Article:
Given the widely held belief that the central banks will ride to the rescue in any doomsday economic scenario and the political capital that President Donald Trump has invested in his personal S&P 500 benchmark, selling equities from here when bond yields in many developed countries are negative looks like an extremely negative tactical move. There is lots to worry about out there but the frothier valuations within the technology sectors have been blown away in the last few weeks as investors have baulked at the likes of WeWork and the prices of Uber and the FAANGs (Facebook, Apple, Amazon, Netflix and Alphabet's Google) have corrected downwards. At some point, we will make headway, but we need a catalyst and possibly a correction to wash away the blues. But it will come at some point as company profits continue to drive on, with or without political assistance.


Equities post gains with another Brexit extension likely

Equity markets advanced during a quiet week in terms economic data, but a fairly busy week of Q3 earnings reports in the US.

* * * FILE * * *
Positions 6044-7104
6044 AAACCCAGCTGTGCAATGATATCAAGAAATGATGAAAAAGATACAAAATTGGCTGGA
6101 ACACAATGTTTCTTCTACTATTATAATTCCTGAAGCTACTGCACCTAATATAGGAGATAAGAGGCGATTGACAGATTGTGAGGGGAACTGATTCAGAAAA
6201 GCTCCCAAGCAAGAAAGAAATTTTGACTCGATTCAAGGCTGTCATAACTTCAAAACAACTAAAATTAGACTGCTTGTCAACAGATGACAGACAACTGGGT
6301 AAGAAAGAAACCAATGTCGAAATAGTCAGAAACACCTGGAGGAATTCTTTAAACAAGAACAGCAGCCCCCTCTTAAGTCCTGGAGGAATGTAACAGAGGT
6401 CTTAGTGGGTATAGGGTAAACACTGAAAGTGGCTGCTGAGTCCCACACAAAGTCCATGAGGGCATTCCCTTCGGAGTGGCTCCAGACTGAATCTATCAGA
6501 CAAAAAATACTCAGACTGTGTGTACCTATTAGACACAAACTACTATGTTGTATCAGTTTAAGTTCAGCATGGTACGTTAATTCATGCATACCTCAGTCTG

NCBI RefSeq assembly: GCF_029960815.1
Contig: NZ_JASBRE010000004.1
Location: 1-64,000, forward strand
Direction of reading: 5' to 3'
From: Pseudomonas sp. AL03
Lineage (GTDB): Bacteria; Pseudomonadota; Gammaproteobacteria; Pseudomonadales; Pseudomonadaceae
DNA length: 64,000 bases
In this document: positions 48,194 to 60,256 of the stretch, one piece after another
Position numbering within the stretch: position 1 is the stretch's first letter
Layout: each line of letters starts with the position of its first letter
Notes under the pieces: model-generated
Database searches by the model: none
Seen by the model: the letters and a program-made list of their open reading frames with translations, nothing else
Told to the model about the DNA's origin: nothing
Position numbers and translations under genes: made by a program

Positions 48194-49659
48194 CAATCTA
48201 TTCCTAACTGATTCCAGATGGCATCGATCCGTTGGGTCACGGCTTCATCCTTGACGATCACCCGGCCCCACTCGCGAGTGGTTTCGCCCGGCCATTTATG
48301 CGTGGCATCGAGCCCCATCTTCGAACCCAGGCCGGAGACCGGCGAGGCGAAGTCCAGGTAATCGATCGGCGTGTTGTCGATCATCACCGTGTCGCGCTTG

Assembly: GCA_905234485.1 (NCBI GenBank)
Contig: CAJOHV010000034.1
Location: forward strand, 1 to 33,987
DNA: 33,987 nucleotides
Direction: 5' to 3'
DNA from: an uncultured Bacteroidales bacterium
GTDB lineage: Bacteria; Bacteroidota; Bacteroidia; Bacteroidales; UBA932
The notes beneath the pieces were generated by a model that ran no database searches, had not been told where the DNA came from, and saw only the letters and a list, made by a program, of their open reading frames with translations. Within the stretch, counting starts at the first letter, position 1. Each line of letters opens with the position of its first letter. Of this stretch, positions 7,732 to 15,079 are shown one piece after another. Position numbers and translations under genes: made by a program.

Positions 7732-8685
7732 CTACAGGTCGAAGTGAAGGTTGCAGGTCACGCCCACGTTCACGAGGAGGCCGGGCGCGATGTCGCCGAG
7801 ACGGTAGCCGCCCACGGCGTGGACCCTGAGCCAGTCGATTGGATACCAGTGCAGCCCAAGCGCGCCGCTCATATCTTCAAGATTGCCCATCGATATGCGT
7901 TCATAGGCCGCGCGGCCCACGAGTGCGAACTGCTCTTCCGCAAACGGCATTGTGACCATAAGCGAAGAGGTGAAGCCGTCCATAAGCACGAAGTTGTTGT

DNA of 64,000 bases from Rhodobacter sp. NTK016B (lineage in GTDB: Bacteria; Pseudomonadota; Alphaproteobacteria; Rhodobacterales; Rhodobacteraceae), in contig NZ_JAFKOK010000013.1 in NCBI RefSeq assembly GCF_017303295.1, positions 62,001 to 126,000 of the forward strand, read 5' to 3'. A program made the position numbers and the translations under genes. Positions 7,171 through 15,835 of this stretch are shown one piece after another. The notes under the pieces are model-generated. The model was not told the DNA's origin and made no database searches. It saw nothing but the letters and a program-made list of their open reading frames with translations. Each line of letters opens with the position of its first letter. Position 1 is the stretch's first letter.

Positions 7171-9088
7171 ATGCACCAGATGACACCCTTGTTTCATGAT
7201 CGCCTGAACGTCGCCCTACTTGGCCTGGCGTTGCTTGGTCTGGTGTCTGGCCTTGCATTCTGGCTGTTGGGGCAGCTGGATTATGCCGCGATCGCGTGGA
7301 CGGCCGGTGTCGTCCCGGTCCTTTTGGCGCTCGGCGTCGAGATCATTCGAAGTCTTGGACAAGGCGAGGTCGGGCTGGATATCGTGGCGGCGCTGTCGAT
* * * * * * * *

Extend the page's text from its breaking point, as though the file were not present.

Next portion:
Sterling edged lower last week as UK investors now face added uncertainty in the shape of another general election being tabled for December.  The Pound drifted -0.3% versus the Euro and depreciated -1.2% lower against the US Dollar over the course of the week.  The UK’s FTSE 100 index secured a weekly gain of +2.4% as the fast-approaching Brexit deadline grew more likely to see another extension. 

The American S&P 500 index climbed +1.2% over the course of the week.  More than 40% of the S&P 500 have now reported for Q3 earnings season with the market broadly reacting positively for the majority.  Last week, shares of construction equipment-maker Caterpillar, often seen as a bellwether for the US economy, rose despite publishing fairly underwhelming numbers.

European markets also advanced last week; Germany’s DAX 30 rising +2.1% whilst the French CAC 40 climbed +1.5% for the week.  The European Central Bank (ECB) left rates unchanged on Thursday in what was ECB President Mario Draghi’s final monetary policy meeting after eight years at the helm.  Draghi’s term comes to an end without having ever overseen an interest rate rise during his tenure. Christine Lagarde will officially become the Bank’s first female president on November 1st. 

The price of oil rose last week. The primarily European Brent crude rose +4.1% for the week to $61.41 per barrel, whilst a barrel of West Texas Intermediate climbed +4.7% to $56.38, as inventory figures took an unexpected slump.